Low Cost House / Vo Trong Nghia Architects

© Hiroyuki Oki

Architects: Vo Trong Nghia Architects
Location: Dongnai Hospital, Quyết Thắng, Bien Hoa, Dong Nai province, Vietnam
Architect In Charge: Vo Trong Nghia, Masaaki Iwamoto
Design Team: Kosuke Nishijima
Contractor: wNw House JSC
Client: wNw House JSC
Area: 40.5 sqm
Year: 2012

According to the statistics, the quantity of total housing area in Vietnam has been increased tenfold in the last decade. However, many families are still living in very small houses, some of which are less than 10 square meters. It is an important issue for Vietnam to provide houses for low-income classes.

© Hiroyuki Oki

The aim of this project is to propose a prototype house for low-income classes in the Mekong Delta area. By minimizing the functions of the house and using low cost materials throughout, the construction cost of a house can be brought down to as little as about 3200USD. Living expenses will also be reduced by using natural resources and energies.

© Hiroyuki Oki

Two prototypes were experimentally constructed in Dong Nai province, on the construction site of a Kindergarten project designed by Vo Trong Nghia Architects. The first house, with a floor area of 22.5 square meters, was designed as a model home, the second, measuring 18 square meters, was designed as a site office for the Kindergarten, showing the flexibility of this prototype.

© Hiroyuki Oki

On the assumption that the bathroom and kitchen are placed outside and shared with several families, the house has minimum space for living, eating and sleeping. The plan was designed to be adjustable toward the longitudinal direction, allowing for future expansion of family members and functions. Its interior is a simple one-room space, articulated by curtains and differences in level of the floor. The floor rises higher in part, creating minimum furniture such as a desk.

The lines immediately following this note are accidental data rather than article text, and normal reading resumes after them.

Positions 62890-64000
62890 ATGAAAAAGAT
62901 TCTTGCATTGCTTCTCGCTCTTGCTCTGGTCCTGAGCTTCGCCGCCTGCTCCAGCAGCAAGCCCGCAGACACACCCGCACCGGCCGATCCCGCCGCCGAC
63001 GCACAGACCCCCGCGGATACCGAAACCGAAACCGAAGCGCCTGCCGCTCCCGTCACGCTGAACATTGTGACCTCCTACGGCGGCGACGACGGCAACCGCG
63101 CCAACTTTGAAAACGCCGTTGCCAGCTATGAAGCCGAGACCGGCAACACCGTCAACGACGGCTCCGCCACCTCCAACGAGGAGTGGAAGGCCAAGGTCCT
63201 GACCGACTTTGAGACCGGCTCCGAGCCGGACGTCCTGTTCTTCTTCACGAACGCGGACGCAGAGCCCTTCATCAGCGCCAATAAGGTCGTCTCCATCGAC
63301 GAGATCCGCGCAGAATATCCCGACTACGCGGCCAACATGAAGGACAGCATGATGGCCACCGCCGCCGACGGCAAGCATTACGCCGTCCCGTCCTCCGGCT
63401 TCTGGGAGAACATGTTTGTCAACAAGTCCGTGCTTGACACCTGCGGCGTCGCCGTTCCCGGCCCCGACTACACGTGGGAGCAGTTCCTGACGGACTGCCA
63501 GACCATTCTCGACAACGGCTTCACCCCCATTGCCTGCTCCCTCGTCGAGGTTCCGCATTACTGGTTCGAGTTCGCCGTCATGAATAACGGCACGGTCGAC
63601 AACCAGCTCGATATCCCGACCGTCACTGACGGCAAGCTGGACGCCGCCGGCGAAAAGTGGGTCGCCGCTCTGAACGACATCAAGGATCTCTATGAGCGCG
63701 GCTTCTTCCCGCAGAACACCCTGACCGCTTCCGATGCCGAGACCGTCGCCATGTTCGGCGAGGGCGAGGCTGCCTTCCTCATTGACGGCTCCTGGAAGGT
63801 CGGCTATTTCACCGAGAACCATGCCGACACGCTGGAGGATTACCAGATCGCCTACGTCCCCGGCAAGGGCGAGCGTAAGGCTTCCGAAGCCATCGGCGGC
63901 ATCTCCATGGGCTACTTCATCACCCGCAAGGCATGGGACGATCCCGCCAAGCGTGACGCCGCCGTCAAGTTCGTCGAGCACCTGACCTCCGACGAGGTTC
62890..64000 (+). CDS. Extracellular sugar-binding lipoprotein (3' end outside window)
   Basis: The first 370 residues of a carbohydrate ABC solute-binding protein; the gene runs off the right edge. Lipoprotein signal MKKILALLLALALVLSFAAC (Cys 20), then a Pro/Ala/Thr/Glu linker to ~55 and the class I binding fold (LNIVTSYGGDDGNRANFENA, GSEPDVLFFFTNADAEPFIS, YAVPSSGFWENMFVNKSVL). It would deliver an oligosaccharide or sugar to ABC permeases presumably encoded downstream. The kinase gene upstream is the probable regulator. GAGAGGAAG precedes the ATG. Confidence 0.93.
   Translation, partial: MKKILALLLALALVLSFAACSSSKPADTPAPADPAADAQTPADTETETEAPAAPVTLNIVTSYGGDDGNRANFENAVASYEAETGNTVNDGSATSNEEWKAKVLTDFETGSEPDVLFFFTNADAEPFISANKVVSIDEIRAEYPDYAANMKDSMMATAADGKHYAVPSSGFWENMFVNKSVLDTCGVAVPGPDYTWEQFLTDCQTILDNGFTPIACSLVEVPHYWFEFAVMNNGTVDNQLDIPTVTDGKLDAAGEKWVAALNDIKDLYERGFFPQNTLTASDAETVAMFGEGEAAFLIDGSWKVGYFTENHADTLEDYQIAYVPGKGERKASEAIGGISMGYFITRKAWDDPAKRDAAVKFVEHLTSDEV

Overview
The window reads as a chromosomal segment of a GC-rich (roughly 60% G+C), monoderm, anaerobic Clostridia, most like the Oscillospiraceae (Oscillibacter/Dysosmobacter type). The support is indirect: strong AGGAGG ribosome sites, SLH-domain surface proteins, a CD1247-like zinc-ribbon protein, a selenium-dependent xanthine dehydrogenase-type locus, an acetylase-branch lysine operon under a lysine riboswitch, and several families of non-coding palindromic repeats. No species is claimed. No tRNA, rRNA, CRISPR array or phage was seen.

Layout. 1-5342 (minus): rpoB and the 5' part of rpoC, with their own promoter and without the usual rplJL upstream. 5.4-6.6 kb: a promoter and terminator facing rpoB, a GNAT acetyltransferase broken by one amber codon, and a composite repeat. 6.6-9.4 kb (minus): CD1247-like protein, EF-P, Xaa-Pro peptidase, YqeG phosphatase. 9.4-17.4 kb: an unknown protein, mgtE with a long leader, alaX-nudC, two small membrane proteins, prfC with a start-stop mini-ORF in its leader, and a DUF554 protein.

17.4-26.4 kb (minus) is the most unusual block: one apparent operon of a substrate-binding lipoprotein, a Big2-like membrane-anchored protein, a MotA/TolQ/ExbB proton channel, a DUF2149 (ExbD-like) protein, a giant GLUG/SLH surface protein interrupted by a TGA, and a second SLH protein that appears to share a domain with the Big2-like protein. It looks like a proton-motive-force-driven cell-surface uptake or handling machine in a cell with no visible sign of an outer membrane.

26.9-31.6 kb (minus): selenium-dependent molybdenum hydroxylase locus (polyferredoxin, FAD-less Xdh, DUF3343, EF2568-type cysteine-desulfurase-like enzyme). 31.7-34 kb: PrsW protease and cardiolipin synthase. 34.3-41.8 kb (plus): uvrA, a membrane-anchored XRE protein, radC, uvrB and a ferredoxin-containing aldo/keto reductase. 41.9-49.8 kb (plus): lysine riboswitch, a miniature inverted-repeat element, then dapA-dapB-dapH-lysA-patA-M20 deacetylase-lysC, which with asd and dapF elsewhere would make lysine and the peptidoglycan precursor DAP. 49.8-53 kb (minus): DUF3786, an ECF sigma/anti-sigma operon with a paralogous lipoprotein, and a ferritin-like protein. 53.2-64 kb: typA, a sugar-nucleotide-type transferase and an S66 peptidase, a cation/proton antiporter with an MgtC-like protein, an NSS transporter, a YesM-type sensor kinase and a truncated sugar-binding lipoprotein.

The other distinctive feature is the installation of folding beds, which allow the dwellers to sit on the floor during the day. These beds can also be transformed into sofas if required.

© Hiroyuki Oki

In order to reduce the construction cost, dwellers are encouraged to participate in the construction process. The structure of the prototype house is, therefore, a lightweight steel frame, which is easy to assemble without the use of machines, nor special techniques. Considering the recyclability of materials, wet joints are avoided as possible. The roof is supported by truss-beams composed of steel bars, which minimize steel material and give ideal pitch for waterproofing.

© Hiroyuki Oki

The envelope of the house is composed of a polycarbonate panel wall and corrugated FRP panel roof, and bamboo louvers are set inside of it. Both materials are available everywhere in Vietnam and are cheap, light and replaceable. Bamboo is rapid-growing and therefore the eco-friendly material.

© Hiroyuki Oki

Translucent envelope and bamboo louvers filter harsh direct sunshine in the tropical climate. The interior is filled with diffused light and reduces the need for artificial lighting, dramatically reducing electricity consumption. There is also a gap between the roof and the wall, which has the function of evacuating the hot air. As the whole space is naturally ventilated there is no need for an air conditioner to be installed in this house. A pent roof was designed to collect rain water for daily use in the dry season. Utilizing blessings of nature, dwellers can save great amount of energies, resources and therefore money.

Plan
via: Archdaily.com

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